United States District Court, D. Kansas
JOE C. STUART, JR., Plaintiff,
ADVANCED CORRECTIONAL HEALTHCARE, INC., et al., Defendants.
MEMORANDUM AND ORDER
D. Crabtree, United States District Judge
matter comes before the court on plaintiff's
“Objection to Magistrate Judges Ruling” (Doc.
88). Plaintiff objects to the Order (Doc. 80) issued by
Magistrate Judge David J. Waxse finding as moot
plaintiff's Motion to Compel Discovery (Doc. 29). For the
reasons explained below, the court overrules plaintiff's
objection and affirms Judge Waxse's decision.
26, 2016, pro se plaintiff Joe C. Stuart filed a motion to
compel discovery. Doc. 29. In his Motion to Compel, plaintiff
requested records from defendant Advanced Correctional
Healthcare, Inc. (“ACH”). Id.
Specifically, plaintiff requested production of his medical
records, names of doctors, and other information about inmate
healthcare at the Leavenworth County Jail. Id.
Defendant ACH responded by producing the discovery plaintiff
had demanded, albeit two weeks after its deadline had passed.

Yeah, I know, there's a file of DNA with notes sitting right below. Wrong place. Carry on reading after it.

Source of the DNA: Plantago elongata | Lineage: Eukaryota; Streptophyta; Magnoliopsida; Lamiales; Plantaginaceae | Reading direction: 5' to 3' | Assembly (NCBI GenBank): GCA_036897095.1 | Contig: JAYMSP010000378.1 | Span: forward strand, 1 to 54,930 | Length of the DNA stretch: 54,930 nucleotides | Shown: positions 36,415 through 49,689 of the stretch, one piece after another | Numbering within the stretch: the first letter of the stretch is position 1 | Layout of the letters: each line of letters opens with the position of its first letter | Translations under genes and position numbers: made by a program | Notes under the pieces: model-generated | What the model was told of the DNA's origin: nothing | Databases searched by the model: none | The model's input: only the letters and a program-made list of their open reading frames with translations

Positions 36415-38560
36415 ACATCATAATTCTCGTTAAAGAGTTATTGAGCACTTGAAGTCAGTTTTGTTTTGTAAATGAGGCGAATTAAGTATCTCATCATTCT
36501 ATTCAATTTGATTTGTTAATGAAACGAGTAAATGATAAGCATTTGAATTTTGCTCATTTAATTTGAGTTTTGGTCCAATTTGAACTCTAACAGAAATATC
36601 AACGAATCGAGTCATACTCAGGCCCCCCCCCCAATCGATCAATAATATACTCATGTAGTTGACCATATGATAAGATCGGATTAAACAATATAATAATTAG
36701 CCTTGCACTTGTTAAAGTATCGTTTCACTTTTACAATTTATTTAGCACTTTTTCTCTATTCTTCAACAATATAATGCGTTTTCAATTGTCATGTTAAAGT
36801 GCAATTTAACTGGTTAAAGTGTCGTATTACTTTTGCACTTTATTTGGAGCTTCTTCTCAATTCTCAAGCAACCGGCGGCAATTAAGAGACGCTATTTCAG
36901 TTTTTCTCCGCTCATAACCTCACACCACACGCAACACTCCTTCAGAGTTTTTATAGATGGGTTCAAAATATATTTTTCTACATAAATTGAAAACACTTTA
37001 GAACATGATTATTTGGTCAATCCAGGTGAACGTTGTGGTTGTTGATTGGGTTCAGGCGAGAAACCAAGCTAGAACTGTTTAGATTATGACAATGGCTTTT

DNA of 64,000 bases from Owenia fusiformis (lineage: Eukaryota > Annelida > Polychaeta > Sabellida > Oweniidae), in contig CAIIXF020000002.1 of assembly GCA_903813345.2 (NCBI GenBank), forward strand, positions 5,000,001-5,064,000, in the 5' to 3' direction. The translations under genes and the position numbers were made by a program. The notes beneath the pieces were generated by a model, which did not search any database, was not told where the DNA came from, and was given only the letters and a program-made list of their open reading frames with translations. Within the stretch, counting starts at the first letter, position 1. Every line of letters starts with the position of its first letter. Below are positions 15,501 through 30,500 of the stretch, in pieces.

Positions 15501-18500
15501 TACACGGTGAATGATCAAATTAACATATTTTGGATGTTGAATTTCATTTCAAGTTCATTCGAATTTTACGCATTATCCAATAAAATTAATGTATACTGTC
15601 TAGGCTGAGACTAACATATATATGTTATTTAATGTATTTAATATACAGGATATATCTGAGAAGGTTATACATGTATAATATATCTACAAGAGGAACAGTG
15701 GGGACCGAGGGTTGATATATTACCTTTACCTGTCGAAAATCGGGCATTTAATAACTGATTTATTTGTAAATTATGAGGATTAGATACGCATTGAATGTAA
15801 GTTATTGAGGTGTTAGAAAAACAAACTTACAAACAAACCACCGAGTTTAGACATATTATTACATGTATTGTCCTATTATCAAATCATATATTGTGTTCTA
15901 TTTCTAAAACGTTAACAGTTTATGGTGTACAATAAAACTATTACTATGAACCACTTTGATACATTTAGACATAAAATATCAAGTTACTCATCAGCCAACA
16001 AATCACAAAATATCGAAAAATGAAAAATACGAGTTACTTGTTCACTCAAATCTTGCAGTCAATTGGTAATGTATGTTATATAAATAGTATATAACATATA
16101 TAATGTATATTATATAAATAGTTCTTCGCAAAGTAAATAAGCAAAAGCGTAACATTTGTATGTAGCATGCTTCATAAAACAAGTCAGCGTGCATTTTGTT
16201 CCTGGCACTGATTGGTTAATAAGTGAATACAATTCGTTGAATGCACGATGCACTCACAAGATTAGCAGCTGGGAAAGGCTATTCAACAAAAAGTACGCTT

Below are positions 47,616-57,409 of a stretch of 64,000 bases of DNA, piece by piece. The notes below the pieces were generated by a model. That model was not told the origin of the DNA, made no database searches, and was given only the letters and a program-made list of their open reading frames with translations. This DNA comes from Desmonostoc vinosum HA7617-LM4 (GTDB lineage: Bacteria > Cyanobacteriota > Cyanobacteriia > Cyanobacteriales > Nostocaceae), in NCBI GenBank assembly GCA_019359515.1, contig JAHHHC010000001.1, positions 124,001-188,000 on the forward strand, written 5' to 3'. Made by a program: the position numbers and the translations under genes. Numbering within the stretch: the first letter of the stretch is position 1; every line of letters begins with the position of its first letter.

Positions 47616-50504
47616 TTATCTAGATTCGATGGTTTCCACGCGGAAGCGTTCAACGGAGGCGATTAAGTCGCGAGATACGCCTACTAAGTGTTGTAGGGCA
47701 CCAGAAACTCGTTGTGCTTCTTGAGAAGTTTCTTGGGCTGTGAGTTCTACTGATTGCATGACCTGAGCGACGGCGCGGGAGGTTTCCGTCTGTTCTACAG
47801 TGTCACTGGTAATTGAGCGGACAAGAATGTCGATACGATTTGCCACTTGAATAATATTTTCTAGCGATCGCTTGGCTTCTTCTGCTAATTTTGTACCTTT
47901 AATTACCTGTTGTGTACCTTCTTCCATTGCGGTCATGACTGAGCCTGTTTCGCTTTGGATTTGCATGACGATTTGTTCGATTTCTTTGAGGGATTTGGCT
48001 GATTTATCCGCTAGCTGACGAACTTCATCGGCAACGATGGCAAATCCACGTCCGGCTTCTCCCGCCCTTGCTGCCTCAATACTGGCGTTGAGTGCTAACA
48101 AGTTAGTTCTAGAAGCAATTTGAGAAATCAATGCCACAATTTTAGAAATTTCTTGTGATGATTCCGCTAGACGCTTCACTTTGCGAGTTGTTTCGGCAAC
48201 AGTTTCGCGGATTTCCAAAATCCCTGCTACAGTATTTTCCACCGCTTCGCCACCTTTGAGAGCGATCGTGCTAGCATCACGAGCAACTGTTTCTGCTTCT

Defendant ACH asserted the two-week delay was not unduly
prejudicial. Doc. 34. Plaintiff filed a reply to
defendant's Response to Plaintiff's Motion to Compel
Discovery asserting that defendant ACH objected to 15
interrogatories and 11 of those objections were based on
relevance. Doc. 34. Next, plaintiff filed a First Amended
Complaint adding allegations of other
“occurrences” at the Leavenworth County Jail.
Doc. 59. He believes his amended pleading makes the requested
discovery relevant. On February 8, 2017, Magistrate Judge
Waxse held that plaintiff's Motion to Compel (Doc. 29)
was moot because defendant ACH had provided answers to the
interrogatories. Judge Waxse also found plaintiff sustained
no prejudice by the two-week delay. Doc. 80.
17, 2017, five months after the Clerk of the Court mailed
Judge Waxse's Order to plaintiff, he filed his objection
to the Order. Plaintiff asserts that defendant ACH failed to
produce records associated with the Leavenworth County Jail
when it answered the interrogatories and request for
production of documents. Doc. 88. Plaintiff asserts the
discovery is relevant because his Amended Complaint includes
“additional allegations of occurrences at the
Leavenworth County Jail.” Id. Defendant ACH
never responded to plaintiff's objection to the
magistrate judge's order.
Standard of Review
party brings its lawsuit pro se, the court construes the
party's pleadings liberally and holds them to a less
stringent standard than formal pleadings drafted by lawyers.
See Hall v. Bellmon, 935 F.2d 1106, 1110 (10th Cir.
1991). But the court does not assume the role of a pro se
litigant's advocate. Id. Also, plaintiff's
pro se status does not excuse him from “the burden of
alleging sufficient facts on which a recognized legal claim
could be based.” Id. Nor is a pro se litigant
relieved from complying with the rules of the court or facing